Nuclear magnetic resonance measurements were conducted by a 13C CP/MAS NMR spectrometer (Bruker AVANCE-III HD 400 MHz, Germany) operating at 100.6 MHz. All samples were smashed with a grinder to dried powder and put in a 5-mL centrifuge tube before being sent to NMR measurements. The chemical shifts were determined in CPMAS (Cross-polarization magic angle spinning) spectra using the cellulose C-1 signal as an internal standard (δ105 ppm).

Scanning Electron and Fluorescence Microscopy

Small wood blocks were respectively cut by slide microtomes into 10-µm transverse sections and 20-µm tangential sections. The specimens were washed in deionized water and then air-dried at room temperature. The samples were scanned using a scanning electron microscope (Hitachi S-3400N, Japan) with a 20-kV accelerating voltage which was also used for Mn-K X-ray spot analysis (EDXA). All specimens were stained with potassium permanganate (KMnO4) to show the lignin concentrations in distinct morphological areas.

To investigate morphology and topochemistry of heat-treated samples via fluorescence microscopy, transverse sections cut at 10-µm thickness were examined and photographed with a microscope (Leica DM2000, Germany).

Wood Properties Test

Mass loss (ML) was determined by weighing samples with a size of 20 × 20 × 20 mm3 before and after heat treatment. The value was calculated as follows,

where W0 is the dry mass prior to heat treatment and W1 is the weight of oven-dry HTW samples (g).

Equilibrium moisture content (EMC) determinations were taken at 20 °C and a relative humidity of 65%. Five cubic specimens were subsequently situated in constant temperature humidity chambers (LHS-250HC-II, China) for at least a week in each humidity condition until mass variation was less than 0.002 g in two consecutive measurements. Specimens were weighed, and the EMC was calculated as follows,

where W2 is the constant weight of the samples at set humidity conditions (g).

The heat-treated specimens were prepared with a size of 80 × 10 × 3 mm3 (R × T × L). The dynamic mechanical properties were determined with a dynamic mechanical analyzer (Netzsch-242c, Germany) in three-point bending mode. The temperature ranged from -100 to 300 °C, and the frequency was maintained at 10 Hz. The equilibration time was 10 min, and the heating rate was set at 3 °C/ min.


Compositional Analysis

The composition of poplar before and after heat treatment is given in Table 1. For untreated samples, hemicelluloses presented a relatively high content of 29.30%. With rising temperature, xylose, which made up 15.56% of hemicelluloses, showed a marked decrease, to 9.17% at 220 °C, demonstrating a heavy degradation of hemicelluloses (29.90%), corresponding to previous studies on degradation reactions of hemicelluloses with heat treatment (Alén et al. 2002; Poncsák et al. 2006). No obvious changes were observed in arabinose, galactose, and mannose because of their high stability (Table 1) (Alén et al. 2002; Radlein et al. 1991). However, a minor increase in glucose, at 48.01% (180 °C) and 48.51% (200 °C) over that of raw materials (46.53%) was revealed, which may have contributed to a slight increase in the crystallinity of HTW (Dwianto et al. 1996; Bhuiyan et al. 2000).

Table 1. Compositional Analysis of Untreated and Heat-Treated Poplar at Various Temperatures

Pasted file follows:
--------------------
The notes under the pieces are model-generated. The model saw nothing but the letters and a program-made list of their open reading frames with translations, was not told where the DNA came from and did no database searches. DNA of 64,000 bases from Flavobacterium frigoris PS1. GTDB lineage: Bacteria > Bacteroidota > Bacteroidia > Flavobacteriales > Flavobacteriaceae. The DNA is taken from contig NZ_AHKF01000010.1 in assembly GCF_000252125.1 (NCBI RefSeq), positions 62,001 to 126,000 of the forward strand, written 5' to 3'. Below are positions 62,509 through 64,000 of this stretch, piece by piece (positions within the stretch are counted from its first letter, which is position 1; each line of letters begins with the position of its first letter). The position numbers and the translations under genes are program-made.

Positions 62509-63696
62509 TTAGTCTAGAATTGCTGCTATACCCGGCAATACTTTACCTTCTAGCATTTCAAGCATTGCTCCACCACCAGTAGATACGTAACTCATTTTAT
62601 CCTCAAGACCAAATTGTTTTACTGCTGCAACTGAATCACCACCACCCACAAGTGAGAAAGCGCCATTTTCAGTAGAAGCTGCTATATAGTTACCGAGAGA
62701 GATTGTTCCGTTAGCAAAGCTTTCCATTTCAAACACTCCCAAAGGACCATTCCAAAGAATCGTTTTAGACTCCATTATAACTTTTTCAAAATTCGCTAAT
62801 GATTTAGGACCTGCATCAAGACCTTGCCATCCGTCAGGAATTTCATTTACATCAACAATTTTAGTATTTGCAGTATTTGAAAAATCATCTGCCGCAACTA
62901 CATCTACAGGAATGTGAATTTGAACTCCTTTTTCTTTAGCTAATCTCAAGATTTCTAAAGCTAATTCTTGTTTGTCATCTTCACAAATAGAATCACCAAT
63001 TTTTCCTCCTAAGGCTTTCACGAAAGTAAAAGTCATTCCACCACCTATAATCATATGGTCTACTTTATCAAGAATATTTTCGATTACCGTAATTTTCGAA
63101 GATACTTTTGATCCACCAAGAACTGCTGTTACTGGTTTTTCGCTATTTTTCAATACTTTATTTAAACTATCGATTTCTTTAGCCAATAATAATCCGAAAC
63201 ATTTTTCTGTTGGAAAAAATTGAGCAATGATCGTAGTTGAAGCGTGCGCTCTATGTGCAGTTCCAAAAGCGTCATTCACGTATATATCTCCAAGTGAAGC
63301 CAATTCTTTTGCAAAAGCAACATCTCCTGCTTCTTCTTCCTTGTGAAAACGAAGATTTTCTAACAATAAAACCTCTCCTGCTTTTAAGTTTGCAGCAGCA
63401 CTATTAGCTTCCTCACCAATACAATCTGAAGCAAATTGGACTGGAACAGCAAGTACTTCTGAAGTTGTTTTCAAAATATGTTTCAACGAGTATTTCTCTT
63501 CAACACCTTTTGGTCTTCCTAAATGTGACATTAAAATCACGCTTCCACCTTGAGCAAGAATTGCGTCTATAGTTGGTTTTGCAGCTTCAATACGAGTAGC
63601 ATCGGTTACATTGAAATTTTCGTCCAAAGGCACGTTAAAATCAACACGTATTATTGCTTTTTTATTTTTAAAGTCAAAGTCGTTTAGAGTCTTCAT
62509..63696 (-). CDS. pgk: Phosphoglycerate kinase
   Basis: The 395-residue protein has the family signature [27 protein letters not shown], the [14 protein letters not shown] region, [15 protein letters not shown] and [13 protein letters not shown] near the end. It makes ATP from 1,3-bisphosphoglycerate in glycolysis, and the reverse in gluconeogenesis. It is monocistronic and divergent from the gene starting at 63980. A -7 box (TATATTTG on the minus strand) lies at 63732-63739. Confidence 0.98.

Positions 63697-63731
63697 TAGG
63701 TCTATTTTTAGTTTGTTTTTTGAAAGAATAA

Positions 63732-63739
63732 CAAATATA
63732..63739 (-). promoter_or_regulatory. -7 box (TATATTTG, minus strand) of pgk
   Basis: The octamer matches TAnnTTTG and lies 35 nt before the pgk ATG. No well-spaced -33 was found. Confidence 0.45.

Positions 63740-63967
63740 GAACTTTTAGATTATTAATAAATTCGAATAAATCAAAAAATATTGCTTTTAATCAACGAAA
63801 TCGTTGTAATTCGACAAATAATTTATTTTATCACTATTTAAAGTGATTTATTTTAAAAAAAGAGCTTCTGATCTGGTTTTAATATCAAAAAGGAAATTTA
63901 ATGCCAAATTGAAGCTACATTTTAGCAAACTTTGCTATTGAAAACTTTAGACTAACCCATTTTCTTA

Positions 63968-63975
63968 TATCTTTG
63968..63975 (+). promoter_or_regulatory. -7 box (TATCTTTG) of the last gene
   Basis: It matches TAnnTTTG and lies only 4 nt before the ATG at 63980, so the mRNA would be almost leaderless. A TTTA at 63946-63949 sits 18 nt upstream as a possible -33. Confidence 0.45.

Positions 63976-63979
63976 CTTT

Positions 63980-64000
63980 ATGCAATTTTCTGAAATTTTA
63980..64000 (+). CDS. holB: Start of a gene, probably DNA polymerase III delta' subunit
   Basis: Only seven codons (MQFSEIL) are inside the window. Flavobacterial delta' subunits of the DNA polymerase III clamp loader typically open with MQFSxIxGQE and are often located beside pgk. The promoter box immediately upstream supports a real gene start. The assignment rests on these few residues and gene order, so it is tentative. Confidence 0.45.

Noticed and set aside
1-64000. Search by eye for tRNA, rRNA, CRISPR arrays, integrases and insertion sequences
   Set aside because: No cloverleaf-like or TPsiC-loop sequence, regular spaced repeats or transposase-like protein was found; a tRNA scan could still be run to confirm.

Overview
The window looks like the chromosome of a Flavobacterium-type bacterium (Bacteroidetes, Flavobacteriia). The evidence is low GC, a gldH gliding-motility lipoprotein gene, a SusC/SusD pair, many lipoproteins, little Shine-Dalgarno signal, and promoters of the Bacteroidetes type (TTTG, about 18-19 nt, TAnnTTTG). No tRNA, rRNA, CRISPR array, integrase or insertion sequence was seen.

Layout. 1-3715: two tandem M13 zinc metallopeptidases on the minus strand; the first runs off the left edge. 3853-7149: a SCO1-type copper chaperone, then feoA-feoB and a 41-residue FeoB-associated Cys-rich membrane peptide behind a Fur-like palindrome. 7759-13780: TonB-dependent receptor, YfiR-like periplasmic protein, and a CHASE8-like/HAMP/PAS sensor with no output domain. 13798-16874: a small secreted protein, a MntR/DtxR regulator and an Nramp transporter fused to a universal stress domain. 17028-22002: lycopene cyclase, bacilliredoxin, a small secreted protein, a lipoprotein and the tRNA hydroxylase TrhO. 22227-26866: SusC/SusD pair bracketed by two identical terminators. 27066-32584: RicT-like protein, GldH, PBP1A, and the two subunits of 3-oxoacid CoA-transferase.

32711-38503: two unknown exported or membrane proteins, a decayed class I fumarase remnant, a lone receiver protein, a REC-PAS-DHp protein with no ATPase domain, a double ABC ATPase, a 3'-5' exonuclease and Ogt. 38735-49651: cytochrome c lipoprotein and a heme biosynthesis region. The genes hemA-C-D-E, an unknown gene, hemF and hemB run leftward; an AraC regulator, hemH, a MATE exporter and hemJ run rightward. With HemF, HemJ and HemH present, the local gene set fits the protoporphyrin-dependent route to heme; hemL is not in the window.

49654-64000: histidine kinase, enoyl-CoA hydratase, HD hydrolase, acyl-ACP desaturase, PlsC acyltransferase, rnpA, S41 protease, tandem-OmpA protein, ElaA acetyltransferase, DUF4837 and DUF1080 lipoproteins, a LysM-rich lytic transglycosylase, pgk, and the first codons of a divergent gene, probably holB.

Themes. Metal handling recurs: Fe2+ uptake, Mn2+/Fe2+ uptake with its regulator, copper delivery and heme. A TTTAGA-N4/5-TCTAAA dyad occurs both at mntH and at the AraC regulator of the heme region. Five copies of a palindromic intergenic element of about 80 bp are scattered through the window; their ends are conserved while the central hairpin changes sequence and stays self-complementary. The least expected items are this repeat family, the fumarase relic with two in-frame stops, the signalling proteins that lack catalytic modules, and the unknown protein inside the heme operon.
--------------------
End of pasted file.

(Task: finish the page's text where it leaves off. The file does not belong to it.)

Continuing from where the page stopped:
The AIL content of untreated samples was relatively low, 18.91% (Table 1). However, a remarkable increase in AIL content was revealed at 220 °C (23.35%); ASL content also displayed a mild increase, from 0.35% (untreated) to 0.42% (220 °C). The overall alterations coincided with previous studies indicating that higher treatment temperature plays an important role in changing the chemical composition of wood, resulting in reduced mechanical properties and increased durability of HTW (Kamdem et al. 2002; Poncsák et al. 2006).

Fig. 1. FT-IR spectra of untreated and heat-treated poplar at various temperatures

Spectral Characterization

More detailed studies of chemical groups were carried out using FTIR and NMR. The FTIR spectra of poplar samples before and after treatments are shown in Fig. 1. The band at 3406 cm-1 corresponding to the O-H stretching vibrations in carbohydrates conspicuously decreased with increasing temperature, which suggested degradation of hydroxyl groups in hemicelluloses during treatment (Kondo 1997; Tjeerdsma et al. 1998; Weil and Guyonnet 2003; Rautkari et al. 2013). As temperature increased, the bands at 1740 cm-1 and 1245 cm-1, assigned to skeletal vibrations of carbonyl and cleavage or alterations of carboxylic groups (mostly acetyl groups in hardwoods) both decreased, which was further confirmed by the diminished band at 1650 cm-1, known for hydroxyls in aliphatic groups. The loss of hydroxyls decreased the water absorption ability of cell walls, thereby decreasing the EMC of wood after heat treatment (Jämsä and Viitaniemi 2001).

Figure 2 demonstrated evident reduction of EMC from 7.83% (untreated) to 4.14% (220 °C), confirming that degradation of hydroxyl groups was the primary reason for the decreased EMC. With heavily degraded hemicelluloses, as determined in chemical and FT-IR analyses, the increased ML in Fig. 2 was likely caused by acetic acids from acetyl radicals, formic acids from carboxylic groups, and furfural from the dehydration of xyloses (Bourgois and Guyonnet 1988). The decline in bands at 1600 cm-1 and 1516 cm-1, assigned to skeletal vibrations of aromatic rings, and 2850 cm-1, corresponding to stretching vibrations of C-H in aldehyde groups, implies a split in aliphatic chains and aromatic groups of lignin during heat treatment. On the contrary, the 1096 cm-1 band assigned to C-O increased with elevated treatment severity, which suggests generation of phenolics resulting from a split in β-O-4 ether linkages (Nuopponen et al. 2005; Tjeerdsma and Militz 2005).